At the Arlington KOA, Arlington, Texas...
Once again, we have landed on our former home turf to help our doctors fund their 401K accounts. It continues to amaze me how often one or more of our body parts develops some sort of pain, irregularity or malfunction that needs the attention of a medical professional. If that weren't enough, we are constantly reminded by e-mail, text or phone that it is time for a checkup. And then there are the prescription drugs that are sufficiently numerous that Sandy has to keep track of them in a small ledger. I suppose we must be doing something right, however; we seem pretty healthy and we don't really feel as old as we probably should.
By the way, you may not know the origin of the word "checkup," but it started a long time ago in my home town after my doctor became tired of accepting payments from patients in chickens, pigs or other farm animals. The old doctor had an office above the bank, and one day, I overheard a telephone conversation his nurse was having with one of his patients. The patient obviously was calling to make an appointment and asked how many chickens he should bring upstairs as payment for the doctor's services. The doctor figured out who was calling and hollered to his nurse, "Tell Herschel we don't need any more chickens; just bring a check up when he gets here." Hence the origin of the word "checkup."
What? You have doubts about my veracity in this matter? Well, it could have happened, couldn't it? Besides, I'm not George Washington; I can tell a lie.
Okay, I digress. I'm pretty sure that the need for all these doctor visits is karma. I'm more convinced than ever that this is payback from the Almighty for my having scoffed at old folks and their pill alligators when I was young. On the other hand, it's hard to argue with the current crop of doctors can do miracles for you with the proper chemicals if you try to keep healthy and continue to come in for a checkup.
Speaking of keeping healthy, Sandy and I have been trying to eat healthier food, and we have developed a couple of low-cal recipes that we rather like. One of these is our version of Salad Nicoise (pronounced knee-shwahs):
Now this salad consists of lettuce, tomatoes, red onions, boiled eggs, tuna and peppers, topped with garlic salt and pepper and using olive oil and red wine vinegar as the dressing. (Note: Using anything but red wine vinegar is not permitted; if you use some other kind, you need to be punished.) An authentic salad Nicoise is supposed to include anchovies and Nicoise olives, but we're not so fond of those things, so we use the peppers instead. It's pretty easy to see from the photos how it's made; just arrange all the stuff on a large plate on a bed of lettuce and sprinkle with the seasonings and oil and vinegar.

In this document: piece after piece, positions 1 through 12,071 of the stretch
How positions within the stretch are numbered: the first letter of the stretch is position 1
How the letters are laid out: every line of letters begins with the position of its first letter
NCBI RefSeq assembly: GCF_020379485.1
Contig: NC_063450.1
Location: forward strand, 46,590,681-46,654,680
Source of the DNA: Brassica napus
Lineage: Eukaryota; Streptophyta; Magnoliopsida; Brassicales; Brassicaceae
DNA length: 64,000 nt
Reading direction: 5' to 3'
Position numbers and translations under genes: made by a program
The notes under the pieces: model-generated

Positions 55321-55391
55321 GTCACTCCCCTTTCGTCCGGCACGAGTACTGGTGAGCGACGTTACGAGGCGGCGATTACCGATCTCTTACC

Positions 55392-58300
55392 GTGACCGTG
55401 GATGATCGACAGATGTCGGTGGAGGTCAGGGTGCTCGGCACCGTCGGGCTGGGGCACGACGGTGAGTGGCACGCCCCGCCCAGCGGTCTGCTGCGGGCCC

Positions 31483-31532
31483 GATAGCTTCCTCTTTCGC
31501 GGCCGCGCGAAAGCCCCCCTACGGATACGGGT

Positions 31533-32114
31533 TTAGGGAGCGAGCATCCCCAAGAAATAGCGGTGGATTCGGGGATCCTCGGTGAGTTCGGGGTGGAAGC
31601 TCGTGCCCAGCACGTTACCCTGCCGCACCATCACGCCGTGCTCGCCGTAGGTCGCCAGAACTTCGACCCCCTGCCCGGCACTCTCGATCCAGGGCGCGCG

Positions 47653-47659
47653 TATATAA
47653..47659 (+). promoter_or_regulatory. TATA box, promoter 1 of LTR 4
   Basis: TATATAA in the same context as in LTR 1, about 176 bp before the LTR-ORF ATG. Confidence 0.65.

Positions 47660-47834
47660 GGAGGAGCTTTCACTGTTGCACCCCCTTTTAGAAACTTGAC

It is important to use high-quality ingredients; we subscribe to the philosophy that, most of the time, you get what you pay for. For this recipe, the tuna and the peppers should be top shelf. We use only canned albacore tuna that we order from a small private cannery, Chuck's Seafoods, in Coos Bay, Oregon (there are others that are very good, like Sportsmen's in Winchester Bay). Is it a bit more expensive than Star Kist? Oh yes. But after you have it, you will throw rocks at Star Kist.
By the way, here is a photo of the cannery itself, where we picked up a case of tuna last summer:
The peppers are Mama Lil's Goathorn Peppers, ordered from a small specialty foods place, also in Oregon:
These peppers are wonderful; they are slightly spicy, tangy and garlicky, packed in olive oil, and are unlike any we have ever tried. Nothing could be better on this salad or a lot of other things; the possibilities are endless. A warning for the faint of pocketbook: These peppers are quite rare and are, unfortunately, priced accordingly. But I still think they're worth it.
We also wouldn't think of serving this salad without our favorite cracker--Trader Joe's Everything Crackers. Here's the box, with a Mama Lil's jar keeping it company:
For those who would deny themselves a little splurging now and then, here's a thought about budgets: Almost everyone except someone really rich has one. But life is short; you will likely not remember the mundane, but you won't forget giving yourself a little treat. You're worth it.
I've been busy helping edit a book being written by Ed, a friend and fellow retired pilot about his flying career. This has had the unexpected benefit of bringing back memories of my own flying escapades about which I may write a memoir just to see what I can remember. It was a great career, and I may just do it for my grandkids.
In a few days, we will be heading eastbound for Red Bay and new stuff for Phannie. She's excited!
Thank you, Lord, for this wonderful life. Please forgive me if I don't appreciate it enough each day.